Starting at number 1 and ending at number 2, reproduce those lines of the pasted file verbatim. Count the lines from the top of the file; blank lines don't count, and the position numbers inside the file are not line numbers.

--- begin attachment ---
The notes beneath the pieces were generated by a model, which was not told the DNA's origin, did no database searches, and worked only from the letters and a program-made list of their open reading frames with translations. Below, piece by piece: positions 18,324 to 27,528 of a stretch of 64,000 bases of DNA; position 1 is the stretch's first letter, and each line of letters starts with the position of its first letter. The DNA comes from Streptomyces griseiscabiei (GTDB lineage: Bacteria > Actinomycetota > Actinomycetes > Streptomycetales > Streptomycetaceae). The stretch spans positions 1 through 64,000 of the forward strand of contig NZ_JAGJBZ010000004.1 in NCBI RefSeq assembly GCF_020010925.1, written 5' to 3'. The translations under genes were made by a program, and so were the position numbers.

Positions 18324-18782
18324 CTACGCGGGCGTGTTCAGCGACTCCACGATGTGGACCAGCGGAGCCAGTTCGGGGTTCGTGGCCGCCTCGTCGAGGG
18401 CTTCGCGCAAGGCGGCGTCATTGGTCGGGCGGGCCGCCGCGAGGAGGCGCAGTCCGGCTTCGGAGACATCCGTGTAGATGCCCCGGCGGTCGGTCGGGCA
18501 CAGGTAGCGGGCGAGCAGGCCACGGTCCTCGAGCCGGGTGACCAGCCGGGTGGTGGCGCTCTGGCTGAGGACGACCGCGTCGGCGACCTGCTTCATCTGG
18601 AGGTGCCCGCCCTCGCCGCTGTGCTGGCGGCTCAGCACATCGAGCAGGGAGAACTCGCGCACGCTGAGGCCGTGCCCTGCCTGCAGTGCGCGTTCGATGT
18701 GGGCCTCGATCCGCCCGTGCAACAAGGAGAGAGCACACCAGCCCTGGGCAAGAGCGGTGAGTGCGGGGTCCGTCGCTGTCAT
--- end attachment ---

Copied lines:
The notes beneath the pieces were generated by a model, which was not told the DNA's origin, did no database searches, and worked only from the letters and a program-made list of their open reading frames with translations. Below, piece by piece: positions 18,324 to 27,528 of a stretch of 64,000 bases of DNA; position 1 is the stretch's first letter, and each line of letters starts with the position of its first letter. The DNA comes from Streptomyces griseiscabiei (GTDB lineage: Bacteria > Actinomycetota > Actinomycetes > Streptomycetales > Streptomycetaceae). The stretch spans positions 1 through 64,000 of the forward strand of contig NZ_JAGJBZ010000004.1 in NCBI RefSeq assembly GCF_020010925.1, written 5' to 3'. The translations under genes were made by a program, and so were the position numbers.

Positions 18324-18782